MIT collects information by lawful and fair means, which are not unreasonably intrusive. MIT collects information that is reasonably necessary to perform its functions and activities or to comply with the law.
MIT generally collects information about you directly from you (eg. forms filled out by you, both paper and on-line or from meetings and interviews with you). MIT maintains records on each student which may include data on attendance, reports, marks and grades. There may also be times when MIT is provided with your personal information from a third party, such as through our partner institutions and from education agents who provide services to us. MIT will take reasonable steps to let you know, generally, what personal information it holds. MIT will seek your consent before collecting sensitive information unless collection is otherwise authorized or required by law.
4.3 Use and disclosure of information
MIT will only use or disclose personal information for the primary purpose for which it was collected, for any related secondary purpose that you would reasonably expect, or with your consent, or as permitted or required by law or as authorised by the APPs. MIT may use or disclose personal information (other than sensitive information) for the purpose of MIT direct marketing, but must only do so in accordance with the APPs. MIT will only disclose health information in accordance with the Health Privacy Principles.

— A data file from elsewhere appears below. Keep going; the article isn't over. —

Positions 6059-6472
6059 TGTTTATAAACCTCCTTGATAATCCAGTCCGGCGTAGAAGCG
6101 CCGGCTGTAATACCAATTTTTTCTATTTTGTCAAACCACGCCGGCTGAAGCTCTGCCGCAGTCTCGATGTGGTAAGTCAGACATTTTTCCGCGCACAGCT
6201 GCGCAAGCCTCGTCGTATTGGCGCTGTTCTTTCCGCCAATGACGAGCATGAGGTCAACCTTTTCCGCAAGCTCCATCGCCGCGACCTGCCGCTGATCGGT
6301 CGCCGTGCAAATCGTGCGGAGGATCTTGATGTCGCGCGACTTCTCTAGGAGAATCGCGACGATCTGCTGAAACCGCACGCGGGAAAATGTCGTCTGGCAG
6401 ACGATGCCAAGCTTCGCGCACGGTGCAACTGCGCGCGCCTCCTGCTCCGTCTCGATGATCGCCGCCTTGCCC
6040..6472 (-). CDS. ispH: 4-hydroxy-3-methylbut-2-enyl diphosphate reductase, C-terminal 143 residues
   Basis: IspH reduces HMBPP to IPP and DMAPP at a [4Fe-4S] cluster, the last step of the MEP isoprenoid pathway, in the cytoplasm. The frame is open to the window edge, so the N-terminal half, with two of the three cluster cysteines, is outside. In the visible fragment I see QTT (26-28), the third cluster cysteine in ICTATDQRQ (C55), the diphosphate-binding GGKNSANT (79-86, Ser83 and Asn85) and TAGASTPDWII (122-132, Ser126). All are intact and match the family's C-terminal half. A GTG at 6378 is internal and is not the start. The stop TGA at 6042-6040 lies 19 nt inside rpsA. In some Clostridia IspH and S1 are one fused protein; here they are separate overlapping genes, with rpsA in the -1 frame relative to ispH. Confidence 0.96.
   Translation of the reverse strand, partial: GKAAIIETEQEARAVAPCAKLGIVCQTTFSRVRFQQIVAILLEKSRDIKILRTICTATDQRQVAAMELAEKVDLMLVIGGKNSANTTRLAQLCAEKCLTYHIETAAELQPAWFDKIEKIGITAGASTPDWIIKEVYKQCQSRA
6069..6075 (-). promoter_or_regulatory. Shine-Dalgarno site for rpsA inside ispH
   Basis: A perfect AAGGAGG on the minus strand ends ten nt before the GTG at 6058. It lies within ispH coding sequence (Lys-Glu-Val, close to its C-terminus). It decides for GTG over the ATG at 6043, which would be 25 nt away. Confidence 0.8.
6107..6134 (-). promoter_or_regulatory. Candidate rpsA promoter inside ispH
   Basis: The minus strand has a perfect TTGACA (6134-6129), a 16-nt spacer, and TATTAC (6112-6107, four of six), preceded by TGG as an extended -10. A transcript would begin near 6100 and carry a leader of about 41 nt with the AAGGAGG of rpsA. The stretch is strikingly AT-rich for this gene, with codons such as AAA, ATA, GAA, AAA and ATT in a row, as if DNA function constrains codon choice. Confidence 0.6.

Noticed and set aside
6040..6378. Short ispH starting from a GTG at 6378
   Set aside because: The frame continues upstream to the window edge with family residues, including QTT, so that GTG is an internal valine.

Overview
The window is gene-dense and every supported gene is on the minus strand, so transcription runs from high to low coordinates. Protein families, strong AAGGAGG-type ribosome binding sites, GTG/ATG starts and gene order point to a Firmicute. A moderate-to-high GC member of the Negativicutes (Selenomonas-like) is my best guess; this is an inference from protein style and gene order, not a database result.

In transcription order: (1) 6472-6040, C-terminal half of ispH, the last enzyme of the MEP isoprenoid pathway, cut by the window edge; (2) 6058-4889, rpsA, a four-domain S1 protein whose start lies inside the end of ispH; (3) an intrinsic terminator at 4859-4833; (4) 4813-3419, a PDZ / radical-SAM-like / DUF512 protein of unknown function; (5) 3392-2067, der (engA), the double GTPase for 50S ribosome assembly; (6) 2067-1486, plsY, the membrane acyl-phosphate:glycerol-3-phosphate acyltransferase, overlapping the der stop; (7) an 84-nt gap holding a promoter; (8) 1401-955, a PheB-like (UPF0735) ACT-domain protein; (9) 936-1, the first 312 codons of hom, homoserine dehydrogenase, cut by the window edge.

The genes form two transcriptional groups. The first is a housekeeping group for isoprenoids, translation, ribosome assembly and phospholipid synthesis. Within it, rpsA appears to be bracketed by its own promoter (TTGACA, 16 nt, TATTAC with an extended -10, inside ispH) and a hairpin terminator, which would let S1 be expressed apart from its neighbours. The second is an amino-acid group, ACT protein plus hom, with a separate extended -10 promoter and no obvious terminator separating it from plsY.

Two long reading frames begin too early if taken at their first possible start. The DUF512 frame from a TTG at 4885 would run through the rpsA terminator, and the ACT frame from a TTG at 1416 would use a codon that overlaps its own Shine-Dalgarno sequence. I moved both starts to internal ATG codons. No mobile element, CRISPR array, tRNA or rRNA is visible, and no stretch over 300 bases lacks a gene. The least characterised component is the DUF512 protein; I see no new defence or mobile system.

The following are examples where MIT discloses personal information for legitimate purposes:
MIT may also disclose personal information to third party service providers that MIT have retained to perform services on our behalf. When we do this, MIT will only provide them with such information as required to perform those services.
MIT may also use and disclose information where required or authorized by law (meaning any Commonwealth, State or Territory law or the common law) or in accordance with the APPs. For example, MIT may be required to disclose personal information about you to the Australian government and designated authorities (such as the Tuition Protection Service Director) if: you become an accepted student; you do not begin a course when expected; you withdraw from the course (before or after the agreed starting day); your studies are terminated before the completion of your course; you breach a prescribed condition of your student visa; or the identity or duration of your course changes.
4.4 Disclosure to overseas recipients
MIT may disclose your personal information to your nominated overseas education agent. These overseas recipients may be located in various countries. MIT shall comply with the APP’s in respect of any disclosure of personal information to overseas recipients.